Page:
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Tuesday, June 23, 2009

Deceptively Nice Honestly

"What is more important, being honest or being nice."


"So I can lie to you as long as I am nice when I do it?"

"Honesty is more important, I don't want you to lie to me."

This conversation took place in about ten seconds yesterday between me and my nine year old daughter. Without hesitation she went for the positive emotional response when confronted with a values question, when a bit more detail was given as to possible outcomes of her answer she quickly understood the negative potential of not being honest was far greater than the negative potential of not being nice. She got it completely in less time than it has taken you to read this far.

Sadly, what my nine year old quickly grasped in seconds is illusive to many; and our media and most politicians know it. Honesty is a fundamental value my wife and I are instilling in our children, being honest not only with themselves but also with others--all others. As they get older we will be able to teach them about deception and how it is possible for someone to be honest, while being deceptive in their honesty by not revealing everything about a situation.

"Adolf Hitler was the leader of the German people from 1933 to 1945; Franklin Roosevelt was the leader of the American people from 1933 to 1945." These statements are both true, taken together and out of context--say read to a nine year old with no knowledge of world history--it may convey that Hitler and Roosevelt were similar men, both led their nations for a twelve year period. But is the statement honest? Or is it deceptive in what is being left out of the statement?

Such is the coverage of our nation's politics and government. Would the public rather have honesty or a nice message? Much of the reporting during the Bush Administration concentrated on the "nice" aspect of his Administration, portraying Bush, and even more so members of his Administration like Vice-President Dick Cheney and advisor Karl Rove, as not nice nor honest ("Bush lied people died" etc ad nauseum). As his tenure wore on more and more effort was concentrated on the characterization of those around him as evil and sinister. The more this was reported the more traction it gained in the public consciousness, the more "honest" it became. Not reported because it may impact the "honest" reporting being sent from the White House and Washington D.C. is that approximately 95% of the White House press corps, those assigned to report on the President and his advisers, voted for Al Gore and then John Kerry; those reporting on the President did not want him to be the President.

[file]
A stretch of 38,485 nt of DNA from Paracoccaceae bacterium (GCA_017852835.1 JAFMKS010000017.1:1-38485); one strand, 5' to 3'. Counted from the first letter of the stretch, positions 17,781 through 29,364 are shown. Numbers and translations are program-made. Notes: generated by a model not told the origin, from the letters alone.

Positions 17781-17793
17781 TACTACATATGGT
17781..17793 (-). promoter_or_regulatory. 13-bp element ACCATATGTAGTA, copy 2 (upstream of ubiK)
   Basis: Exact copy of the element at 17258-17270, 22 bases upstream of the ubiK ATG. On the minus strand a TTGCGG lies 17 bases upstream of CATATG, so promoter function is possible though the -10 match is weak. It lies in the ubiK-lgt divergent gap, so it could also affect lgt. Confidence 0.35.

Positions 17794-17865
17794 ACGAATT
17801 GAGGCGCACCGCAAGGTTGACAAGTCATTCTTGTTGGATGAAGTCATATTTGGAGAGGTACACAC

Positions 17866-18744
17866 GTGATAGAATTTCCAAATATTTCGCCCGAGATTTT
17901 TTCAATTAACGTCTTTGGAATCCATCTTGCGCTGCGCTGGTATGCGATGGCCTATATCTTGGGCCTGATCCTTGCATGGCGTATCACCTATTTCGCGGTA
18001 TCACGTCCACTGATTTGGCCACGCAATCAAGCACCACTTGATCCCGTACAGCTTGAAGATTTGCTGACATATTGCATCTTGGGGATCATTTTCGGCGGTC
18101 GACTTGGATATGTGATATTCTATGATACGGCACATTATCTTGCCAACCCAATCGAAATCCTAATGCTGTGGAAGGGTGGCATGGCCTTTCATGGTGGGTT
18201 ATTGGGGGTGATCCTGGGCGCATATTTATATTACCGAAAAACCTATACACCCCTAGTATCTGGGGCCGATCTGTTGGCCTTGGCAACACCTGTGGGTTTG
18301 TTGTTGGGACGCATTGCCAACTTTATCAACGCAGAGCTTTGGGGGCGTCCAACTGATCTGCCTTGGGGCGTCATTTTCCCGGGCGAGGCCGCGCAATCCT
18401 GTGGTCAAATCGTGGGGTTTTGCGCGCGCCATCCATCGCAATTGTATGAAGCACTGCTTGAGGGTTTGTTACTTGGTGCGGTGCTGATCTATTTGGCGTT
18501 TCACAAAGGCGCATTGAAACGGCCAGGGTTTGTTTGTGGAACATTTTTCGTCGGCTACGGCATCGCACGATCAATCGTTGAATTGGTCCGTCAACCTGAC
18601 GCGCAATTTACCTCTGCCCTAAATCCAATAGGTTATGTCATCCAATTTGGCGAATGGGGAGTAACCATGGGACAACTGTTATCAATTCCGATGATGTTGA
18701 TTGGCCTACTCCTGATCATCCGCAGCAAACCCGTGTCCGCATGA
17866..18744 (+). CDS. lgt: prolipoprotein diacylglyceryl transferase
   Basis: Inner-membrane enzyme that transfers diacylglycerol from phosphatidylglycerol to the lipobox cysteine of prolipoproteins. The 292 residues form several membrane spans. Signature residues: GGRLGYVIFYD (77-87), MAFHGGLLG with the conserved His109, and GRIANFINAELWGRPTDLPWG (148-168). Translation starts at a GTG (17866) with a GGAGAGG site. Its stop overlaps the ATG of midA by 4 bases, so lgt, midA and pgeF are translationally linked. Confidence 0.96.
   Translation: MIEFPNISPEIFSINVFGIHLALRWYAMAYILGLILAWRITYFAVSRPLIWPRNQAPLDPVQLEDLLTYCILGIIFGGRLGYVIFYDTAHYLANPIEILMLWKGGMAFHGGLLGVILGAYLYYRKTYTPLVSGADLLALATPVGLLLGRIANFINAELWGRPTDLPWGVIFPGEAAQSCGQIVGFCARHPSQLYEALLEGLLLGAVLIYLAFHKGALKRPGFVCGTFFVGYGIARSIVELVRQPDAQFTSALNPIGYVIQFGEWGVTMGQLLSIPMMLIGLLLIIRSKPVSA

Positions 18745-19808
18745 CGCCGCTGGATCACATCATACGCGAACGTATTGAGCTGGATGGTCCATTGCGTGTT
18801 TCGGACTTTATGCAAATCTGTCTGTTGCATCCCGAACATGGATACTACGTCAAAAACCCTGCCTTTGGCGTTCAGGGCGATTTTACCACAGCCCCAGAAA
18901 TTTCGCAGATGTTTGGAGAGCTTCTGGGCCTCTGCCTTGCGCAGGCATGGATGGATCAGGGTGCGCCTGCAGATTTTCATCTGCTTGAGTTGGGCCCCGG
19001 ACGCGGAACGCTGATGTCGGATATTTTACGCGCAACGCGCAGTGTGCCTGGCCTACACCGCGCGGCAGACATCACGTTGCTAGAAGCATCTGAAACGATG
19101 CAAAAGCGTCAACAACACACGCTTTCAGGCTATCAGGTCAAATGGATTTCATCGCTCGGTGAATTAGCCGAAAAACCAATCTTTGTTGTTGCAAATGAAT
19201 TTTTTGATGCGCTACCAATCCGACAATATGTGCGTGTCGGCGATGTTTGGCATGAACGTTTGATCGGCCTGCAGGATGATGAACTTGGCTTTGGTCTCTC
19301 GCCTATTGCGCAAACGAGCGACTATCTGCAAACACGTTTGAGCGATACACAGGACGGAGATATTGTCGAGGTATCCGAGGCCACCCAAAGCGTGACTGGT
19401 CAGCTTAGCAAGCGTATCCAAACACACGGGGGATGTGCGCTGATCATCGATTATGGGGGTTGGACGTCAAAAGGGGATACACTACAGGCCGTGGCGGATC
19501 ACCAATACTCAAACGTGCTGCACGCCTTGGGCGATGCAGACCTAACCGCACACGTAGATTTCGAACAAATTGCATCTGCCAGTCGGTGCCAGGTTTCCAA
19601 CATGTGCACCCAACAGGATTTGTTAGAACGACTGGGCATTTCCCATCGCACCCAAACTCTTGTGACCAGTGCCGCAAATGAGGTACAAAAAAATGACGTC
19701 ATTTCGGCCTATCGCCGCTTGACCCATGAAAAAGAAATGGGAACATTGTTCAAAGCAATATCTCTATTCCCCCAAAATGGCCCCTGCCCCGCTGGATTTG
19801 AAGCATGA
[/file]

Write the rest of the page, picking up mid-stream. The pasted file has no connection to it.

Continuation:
During the last Presidential campaign we witnessed a new media falling in love with a candidate. At last here was someone the majority of our nation's media could cover with nice stories, someone whose positions they supported and could write about in a positive light. Because of Barack Obama's liberal ideology aligning with the majority of reporters, editors, publishers and news directors across the country, those covering his campaign, and now his presidency, could write positive articles and columns on politics instead of the negative articles they have been writing for almost eight years against a President and Administration they held in disdain.

Now that Obama is President the coverage has continued in the same vein, so much so that many news outlets are able to edit the President's messages to more appropriately conform with their own ideals and values. While not changing the President's messages, they frame them in such a way that they often change the meaning. At the same time the media is able to focus on the President to the exclusion of those who disagree with him, in doing so presenting the President's messages as "honest", and given their fawning coverage also "nice." A major factor also being fear by the reporters and editors and publishers that if they are not nice to the President their access will be restricted--and how honest is that?

Over the past decade the majority of the media have been able to coax the majority of Americans into their positions, especially of nice over honesty, that even though President Obama is continuing almost all of the foreign policy positions as his predecessor, it is done more "diplomatically" or "with consensus" or "restoring America's image." We have a nice President and that is so important in dealing with dictators and terrorists that surely they will now succumb to the wills of the United States because we are saying "please."

Many in the media have become so effusive in their coverage of the President and his policies that they have completely blurred the line between news reporting and editorializing--this line has been crossed repeatedly in the past but rarely as obviously as the past six months. A case in point is the interview CBS news had with Obama on Friday nights newscast with Katie Couric.